The upper parts of Figure 4 show a situation which is hypothetical but realistic. It shows an island at some distance from the mainland in tidal waters. The mean tidal range in this instance is assumed to be 5.64m instead of the 10m at the head of the Bay of Fundy. With the mean water level at El. 7, basin areas at different water levels were assumed to be: 1,650,000m2 for the high-basin at HHW, prior to dam construction and 1,500,000m2 for the low-basin at El. 8m (by comparison, the area of the smaller Cumberland Basin of the Type Z plant at HHW is 96,960,000m2. This linked-basins plant is therefore of pilot-plant proportions).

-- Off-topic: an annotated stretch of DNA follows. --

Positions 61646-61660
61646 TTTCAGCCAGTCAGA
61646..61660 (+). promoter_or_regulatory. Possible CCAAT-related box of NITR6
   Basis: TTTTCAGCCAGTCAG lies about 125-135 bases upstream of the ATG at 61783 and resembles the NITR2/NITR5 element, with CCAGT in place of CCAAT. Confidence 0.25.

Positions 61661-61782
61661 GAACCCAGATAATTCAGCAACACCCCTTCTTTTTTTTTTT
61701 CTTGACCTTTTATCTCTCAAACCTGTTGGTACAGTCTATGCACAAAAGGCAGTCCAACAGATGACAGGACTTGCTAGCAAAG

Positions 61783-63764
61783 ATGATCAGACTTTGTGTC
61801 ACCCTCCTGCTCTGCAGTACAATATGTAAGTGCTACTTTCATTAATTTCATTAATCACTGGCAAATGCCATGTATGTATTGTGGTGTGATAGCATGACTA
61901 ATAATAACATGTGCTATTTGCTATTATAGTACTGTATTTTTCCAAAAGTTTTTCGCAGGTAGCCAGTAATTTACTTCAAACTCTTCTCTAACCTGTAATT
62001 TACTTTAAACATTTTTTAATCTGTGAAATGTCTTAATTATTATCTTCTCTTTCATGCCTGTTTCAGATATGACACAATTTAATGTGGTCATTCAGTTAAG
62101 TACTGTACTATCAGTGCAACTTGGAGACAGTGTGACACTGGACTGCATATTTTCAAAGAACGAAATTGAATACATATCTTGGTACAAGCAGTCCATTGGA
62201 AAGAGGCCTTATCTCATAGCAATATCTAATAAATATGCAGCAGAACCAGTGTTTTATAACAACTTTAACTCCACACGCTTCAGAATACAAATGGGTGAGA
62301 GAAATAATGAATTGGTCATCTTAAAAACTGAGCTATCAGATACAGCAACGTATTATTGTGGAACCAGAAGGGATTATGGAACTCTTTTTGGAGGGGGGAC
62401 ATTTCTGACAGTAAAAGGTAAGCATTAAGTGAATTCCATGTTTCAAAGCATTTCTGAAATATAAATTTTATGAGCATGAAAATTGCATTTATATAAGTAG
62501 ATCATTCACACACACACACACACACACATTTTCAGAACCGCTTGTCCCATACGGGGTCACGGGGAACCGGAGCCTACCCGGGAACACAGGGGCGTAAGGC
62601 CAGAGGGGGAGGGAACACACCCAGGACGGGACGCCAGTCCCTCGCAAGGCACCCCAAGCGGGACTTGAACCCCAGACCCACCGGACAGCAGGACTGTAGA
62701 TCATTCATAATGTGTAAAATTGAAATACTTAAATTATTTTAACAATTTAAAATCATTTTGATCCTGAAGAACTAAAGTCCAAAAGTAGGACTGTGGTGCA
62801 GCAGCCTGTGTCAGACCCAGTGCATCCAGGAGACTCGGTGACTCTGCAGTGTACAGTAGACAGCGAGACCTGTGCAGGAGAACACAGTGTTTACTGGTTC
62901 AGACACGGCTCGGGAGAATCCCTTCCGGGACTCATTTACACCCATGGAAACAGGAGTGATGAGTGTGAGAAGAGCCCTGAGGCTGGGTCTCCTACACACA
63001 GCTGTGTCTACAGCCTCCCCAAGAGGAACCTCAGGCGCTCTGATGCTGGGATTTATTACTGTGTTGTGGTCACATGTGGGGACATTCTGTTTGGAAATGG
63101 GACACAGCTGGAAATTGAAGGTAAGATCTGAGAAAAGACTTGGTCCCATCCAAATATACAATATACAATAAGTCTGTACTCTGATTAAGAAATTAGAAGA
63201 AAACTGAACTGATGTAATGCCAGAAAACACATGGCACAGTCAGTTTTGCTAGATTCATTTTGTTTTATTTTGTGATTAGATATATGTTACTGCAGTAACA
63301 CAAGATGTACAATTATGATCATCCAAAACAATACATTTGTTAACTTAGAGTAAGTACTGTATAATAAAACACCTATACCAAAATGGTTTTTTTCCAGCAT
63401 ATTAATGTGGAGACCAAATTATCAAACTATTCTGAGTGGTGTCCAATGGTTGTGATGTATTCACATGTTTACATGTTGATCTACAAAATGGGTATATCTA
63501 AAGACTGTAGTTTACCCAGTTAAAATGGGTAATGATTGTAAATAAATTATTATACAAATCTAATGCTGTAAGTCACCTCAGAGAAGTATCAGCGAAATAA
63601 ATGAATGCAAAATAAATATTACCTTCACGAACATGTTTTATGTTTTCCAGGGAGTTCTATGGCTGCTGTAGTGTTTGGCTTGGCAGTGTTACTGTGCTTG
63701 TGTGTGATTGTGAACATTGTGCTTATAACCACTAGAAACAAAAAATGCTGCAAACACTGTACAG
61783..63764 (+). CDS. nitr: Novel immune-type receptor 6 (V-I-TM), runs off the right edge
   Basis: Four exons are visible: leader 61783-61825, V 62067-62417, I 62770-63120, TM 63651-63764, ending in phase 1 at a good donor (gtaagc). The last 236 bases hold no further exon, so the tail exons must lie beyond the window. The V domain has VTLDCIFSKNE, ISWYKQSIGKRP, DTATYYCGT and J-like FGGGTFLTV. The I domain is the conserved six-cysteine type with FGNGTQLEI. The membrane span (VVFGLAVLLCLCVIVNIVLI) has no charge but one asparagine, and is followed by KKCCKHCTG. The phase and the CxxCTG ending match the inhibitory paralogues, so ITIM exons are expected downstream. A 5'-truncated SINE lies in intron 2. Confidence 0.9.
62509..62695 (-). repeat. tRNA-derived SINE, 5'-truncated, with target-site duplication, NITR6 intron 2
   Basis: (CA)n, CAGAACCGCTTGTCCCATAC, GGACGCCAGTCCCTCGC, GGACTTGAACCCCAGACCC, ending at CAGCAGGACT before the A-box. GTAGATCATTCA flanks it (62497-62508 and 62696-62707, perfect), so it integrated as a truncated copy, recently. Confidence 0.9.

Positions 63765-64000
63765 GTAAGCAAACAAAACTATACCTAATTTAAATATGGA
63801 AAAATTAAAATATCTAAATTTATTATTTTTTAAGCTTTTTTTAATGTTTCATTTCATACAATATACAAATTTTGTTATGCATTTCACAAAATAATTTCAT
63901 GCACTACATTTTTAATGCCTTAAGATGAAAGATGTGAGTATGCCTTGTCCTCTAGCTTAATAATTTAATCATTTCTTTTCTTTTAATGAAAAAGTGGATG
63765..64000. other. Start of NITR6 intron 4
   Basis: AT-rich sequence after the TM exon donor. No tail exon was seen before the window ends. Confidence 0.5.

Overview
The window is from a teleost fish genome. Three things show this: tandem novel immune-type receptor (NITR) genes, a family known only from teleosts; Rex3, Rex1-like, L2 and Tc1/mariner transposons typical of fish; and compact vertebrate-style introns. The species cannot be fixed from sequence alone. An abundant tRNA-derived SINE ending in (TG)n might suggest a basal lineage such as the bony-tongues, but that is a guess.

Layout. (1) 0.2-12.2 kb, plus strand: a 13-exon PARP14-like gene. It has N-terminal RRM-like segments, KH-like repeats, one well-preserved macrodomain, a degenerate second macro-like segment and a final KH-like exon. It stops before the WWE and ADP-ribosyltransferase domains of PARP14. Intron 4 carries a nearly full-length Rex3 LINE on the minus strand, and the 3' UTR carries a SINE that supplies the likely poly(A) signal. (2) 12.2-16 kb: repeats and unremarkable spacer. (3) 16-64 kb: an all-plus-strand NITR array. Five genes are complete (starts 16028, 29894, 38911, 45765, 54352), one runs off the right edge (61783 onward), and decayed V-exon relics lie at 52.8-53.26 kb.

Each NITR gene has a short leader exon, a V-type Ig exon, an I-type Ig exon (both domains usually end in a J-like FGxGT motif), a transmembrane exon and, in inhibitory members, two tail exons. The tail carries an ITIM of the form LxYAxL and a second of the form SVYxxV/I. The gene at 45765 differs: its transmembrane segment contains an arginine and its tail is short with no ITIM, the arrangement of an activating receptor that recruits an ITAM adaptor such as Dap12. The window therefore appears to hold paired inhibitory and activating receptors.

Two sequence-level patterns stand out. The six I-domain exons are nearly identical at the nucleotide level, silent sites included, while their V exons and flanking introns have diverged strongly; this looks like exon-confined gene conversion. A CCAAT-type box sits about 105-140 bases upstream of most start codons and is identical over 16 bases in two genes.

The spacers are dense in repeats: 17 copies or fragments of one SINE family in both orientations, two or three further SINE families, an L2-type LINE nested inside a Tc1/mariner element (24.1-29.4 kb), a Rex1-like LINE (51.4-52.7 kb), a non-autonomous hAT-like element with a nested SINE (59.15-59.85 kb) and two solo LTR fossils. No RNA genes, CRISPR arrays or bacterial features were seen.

The layout shown is idealised to the extent that the intake sluice-caissons, power house caissons and dewatering sluice-caissons all stand shoulder-to-shoulder next to each other, filling the space between shores for 100%. Such an ideal layout would require a perfect balance between the size of the two basins and the distance between the mainland and the island at the locations of the sluice and power house structures. During the incoming tide, this would result in a truly linear, one-directional flow from the sea into the high-basin and through the turbines into the low-basin. During the following outgoing tide, that linear flow pattern would resume in the same direction, from the high-basin through the turbines into the low basin and out through the dewatering sluices. With this flow pattern, turbulent flow will occur exactly in the areas where most of the sediment would have settled down during the preceding stagnant-water period. This flow-through layout is therefore ideal for sites with a high silt content. In most practical applications where a perfect balance cannot be achieved, the flow-through layout would still maintain most of its siltation prevention capabilities and keep the essential channels clear of sediment.